Our final BookTalk event for the Spring will celebrate the bicentenary of Emily Brontë with a discussion of her only – confirmed – novel: Wuthering Heights.
When Wuthering Heights was published in 1847, one reviewer remarked that ‘the reader is shocked, almost sickened by details of cruelty, inhumanity, and the most diabolical hate and vengeance.’ He concluded by saying ‘[w]e strongly recommend all our readers who love novelty to get this story, for we can promise them that they have never read anything like it before.’
Like her intricate and avant-garde novel, Brontë fascinated and confounded many of her acquaintances and readers. Of her sister, Charlotte Brontë memorably wrote that an ‘interpreter ought always to have stood between her and the world.’ Since then, Brontë’s life and her novel have been subject to endless reinterpretation by writers, filmmakers and artists from across the world.
This BookTalk event will feature three expert speakers who will shed light on the life, literary work, and cultural legacy of the woman known as the ‘sphinx of our modern literature…whose riddle no amount of research will enable us to read.’ The speakers are:
- Dr Amber Pouliot (Harlaxton College), a Victorianist with interests in the Brontës, Victorian afterlives and literary tourism. She will be discussing incest fantasies about Emily and Branwell Brontë in interwar biofiction and biodrama.
- Dr Catherine Paula Han (Cardiff University), a Brontë and adaptation studies specialist. Her presentation will focus on the enigma of the second generation of Earnshaws, Lintons and Heathcliffs in Wuthering Heights.
- Dr Márta Minier (University of South Wales), a researcher and lecturer in translation, adaptation, European drama, theatre, literature and culture. She will be discussing the reception and reinterpretation of the Brontës within Europe and Hungary.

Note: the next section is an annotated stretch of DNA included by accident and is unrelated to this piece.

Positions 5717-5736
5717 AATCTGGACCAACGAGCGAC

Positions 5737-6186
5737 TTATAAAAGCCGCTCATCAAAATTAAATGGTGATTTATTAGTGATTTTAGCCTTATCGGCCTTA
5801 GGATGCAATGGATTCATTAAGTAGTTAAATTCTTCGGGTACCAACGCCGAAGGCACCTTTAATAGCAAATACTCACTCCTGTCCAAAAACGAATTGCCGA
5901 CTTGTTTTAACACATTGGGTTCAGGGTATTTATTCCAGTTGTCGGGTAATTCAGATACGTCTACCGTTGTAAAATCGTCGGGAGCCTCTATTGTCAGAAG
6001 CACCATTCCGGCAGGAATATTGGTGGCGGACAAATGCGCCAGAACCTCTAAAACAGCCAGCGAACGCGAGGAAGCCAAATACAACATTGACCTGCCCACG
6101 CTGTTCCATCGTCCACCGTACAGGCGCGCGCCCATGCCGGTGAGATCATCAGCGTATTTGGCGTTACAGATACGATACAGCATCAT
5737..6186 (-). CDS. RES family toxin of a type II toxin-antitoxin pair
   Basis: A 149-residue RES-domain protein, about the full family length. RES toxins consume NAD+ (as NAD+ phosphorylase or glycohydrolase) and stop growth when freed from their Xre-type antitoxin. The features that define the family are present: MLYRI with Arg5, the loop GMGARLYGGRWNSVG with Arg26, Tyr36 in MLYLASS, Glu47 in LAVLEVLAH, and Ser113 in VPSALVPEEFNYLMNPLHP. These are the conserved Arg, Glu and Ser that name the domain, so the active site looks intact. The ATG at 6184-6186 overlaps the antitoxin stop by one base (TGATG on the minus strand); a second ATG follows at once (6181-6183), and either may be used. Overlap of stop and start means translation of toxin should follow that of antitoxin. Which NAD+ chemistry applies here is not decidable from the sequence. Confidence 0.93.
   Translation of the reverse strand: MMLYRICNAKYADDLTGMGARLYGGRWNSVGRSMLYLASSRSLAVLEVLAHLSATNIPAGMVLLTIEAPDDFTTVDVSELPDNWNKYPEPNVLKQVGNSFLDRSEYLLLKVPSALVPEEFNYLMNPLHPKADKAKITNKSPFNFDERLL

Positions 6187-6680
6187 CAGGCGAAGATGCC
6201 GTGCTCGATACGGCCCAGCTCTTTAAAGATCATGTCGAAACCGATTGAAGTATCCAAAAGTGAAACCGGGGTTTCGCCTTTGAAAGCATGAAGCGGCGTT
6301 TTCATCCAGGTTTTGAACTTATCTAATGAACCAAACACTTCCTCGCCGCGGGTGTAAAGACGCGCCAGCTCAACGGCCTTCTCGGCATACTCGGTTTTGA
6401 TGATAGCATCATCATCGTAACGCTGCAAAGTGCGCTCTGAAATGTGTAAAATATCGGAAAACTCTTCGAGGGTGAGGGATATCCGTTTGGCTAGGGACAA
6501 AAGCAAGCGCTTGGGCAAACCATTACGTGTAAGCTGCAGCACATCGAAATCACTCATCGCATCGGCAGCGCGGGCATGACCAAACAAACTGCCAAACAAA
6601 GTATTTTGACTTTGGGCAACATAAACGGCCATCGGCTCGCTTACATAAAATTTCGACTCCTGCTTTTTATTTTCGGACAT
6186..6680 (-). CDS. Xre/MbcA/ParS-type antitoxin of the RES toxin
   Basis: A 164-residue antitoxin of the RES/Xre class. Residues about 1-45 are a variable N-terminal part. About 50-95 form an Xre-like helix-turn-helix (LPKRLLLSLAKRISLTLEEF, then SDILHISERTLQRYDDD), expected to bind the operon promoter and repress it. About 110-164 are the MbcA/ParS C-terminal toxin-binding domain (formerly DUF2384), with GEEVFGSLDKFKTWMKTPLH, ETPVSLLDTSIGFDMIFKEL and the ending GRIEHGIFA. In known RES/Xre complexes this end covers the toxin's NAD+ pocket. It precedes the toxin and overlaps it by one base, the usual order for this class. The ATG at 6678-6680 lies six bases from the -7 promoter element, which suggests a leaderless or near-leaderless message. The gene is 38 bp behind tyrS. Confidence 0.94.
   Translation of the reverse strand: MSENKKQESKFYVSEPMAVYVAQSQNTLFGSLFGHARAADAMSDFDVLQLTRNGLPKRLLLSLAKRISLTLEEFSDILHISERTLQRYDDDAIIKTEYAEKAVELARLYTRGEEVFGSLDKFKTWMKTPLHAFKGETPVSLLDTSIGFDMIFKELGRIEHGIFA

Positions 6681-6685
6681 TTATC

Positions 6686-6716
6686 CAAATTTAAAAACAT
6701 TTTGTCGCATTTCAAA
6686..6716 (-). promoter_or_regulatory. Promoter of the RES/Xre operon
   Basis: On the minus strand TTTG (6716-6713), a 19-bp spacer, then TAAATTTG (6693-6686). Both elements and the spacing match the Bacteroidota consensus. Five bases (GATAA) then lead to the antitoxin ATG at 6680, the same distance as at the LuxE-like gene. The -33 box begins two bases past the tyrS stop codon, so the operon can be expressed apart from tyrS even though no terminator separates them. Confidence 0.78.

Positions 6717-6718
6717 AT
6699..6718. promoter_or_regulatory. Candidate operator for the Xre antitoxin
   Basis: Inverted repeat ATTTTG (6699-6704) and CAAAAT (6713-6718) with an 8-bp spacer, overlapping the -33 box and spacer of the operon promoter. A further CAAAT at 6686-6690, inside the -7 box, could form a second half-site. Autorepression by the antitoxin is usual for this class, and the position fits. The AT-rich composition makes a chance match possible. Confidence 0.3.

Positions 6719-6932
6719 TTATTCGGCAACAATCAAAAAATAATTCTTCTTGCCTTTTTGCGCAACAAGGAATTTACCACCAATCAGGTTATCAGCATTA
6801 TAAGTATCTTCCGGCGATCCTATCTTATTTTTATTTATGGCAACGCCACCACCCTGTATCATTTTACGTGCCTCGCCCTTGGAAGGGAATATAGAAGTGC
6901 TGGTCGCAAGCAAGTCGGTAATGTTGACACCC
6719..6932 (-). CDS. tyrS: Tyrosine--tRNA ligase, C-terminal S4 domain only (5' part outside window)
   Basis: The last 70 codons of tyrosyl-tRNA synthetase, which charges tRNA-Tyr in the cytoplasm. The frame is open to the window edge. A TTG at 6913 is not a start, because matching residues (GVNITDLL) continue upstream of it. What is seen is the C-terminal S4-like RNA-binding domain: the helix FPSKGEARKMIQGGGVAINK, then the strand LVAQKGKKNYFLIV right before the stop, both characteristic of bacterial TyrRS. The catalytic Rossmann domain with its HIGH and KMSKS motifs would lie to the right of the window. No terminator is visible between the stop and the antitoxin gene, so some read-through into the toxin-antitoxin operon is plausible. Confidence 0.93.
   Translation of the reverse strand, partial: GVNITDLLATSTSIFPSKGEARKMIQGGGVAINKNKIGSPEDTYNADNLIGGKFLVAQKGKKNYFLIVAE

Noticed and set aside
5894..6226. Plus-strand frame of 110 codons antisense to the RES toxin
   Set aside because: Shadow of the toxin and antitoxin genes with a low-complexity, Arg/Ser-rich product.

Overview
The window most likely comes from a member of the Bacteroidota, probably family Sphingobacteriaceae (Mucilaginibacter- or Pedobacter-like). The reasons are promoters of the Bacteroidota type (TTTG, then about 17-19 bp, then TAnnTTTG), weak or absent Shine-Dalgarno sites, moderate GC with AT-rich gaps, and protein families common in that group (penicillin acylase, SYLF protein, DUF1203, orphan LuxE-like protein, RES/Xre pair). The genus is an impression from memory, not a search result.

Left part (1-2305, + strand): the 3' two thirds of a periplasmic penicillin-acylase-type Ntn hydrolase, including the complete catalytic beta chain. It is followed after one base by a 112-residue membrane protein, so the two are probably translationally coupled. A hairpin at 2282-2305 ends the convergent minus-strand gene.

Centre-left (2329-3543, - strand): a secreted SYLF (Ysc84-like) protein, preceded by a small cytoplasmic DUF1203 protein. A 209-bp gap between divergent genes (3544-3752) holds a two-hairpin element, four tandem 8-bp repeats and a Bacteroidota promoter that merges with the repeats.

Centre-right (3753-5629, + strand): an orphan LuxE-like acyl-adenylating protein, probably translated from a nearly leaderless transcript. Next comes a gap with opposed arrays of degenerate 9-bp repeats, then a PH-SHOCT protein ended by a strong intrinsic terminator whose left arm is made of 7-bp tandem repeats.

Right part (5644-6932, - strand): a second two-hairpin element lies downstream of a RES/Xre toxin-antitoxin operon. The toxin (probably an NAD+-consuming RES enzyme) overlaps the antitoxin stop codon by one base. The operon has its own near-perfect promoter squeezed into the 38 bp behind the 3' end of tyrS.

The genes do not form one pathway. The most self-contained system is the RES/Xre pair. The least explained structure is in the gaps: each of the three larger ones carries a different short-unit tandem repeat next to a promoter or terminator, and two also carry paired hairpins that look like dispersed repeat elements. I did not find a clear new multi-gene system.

The Format of Cardiff BookTalk
Each of our speakers will present a 10-15 minute talk, explaining how their research intersects with our chosen book, and then there is an opportunity for (always lively!) audience questions and discussion. To make the most of the session, you may like to read or reread Wuthering Heights.
PLEASE NOTE THIS MONTH’S VENUE: This event will be held in Cardiff University’s Main Building, with tea, coffee, and biscuits at 6.30pm in the Viriamu Jones Gallery (the main reception area) before the main event at 7.00pm in the Wallace Lecture Theatre (0.13). To get to the VJ Gallery, approach through the central entrance of Main Building; after the reception, guests will be guided directly to the Wallace Lecture Theatre. If you’ll be joining us only for the main event, enter through the South entrance of Main Building. The Wallace Lecture Theatre is an accessible space.
Tickets are free and all are welcome! Book your spot here.
Image credit: Emily Brontë by Patrick Branwell Brontë, oil on canvas, arched top, circa 1833, NPG 172 © National Portrait Gallery, London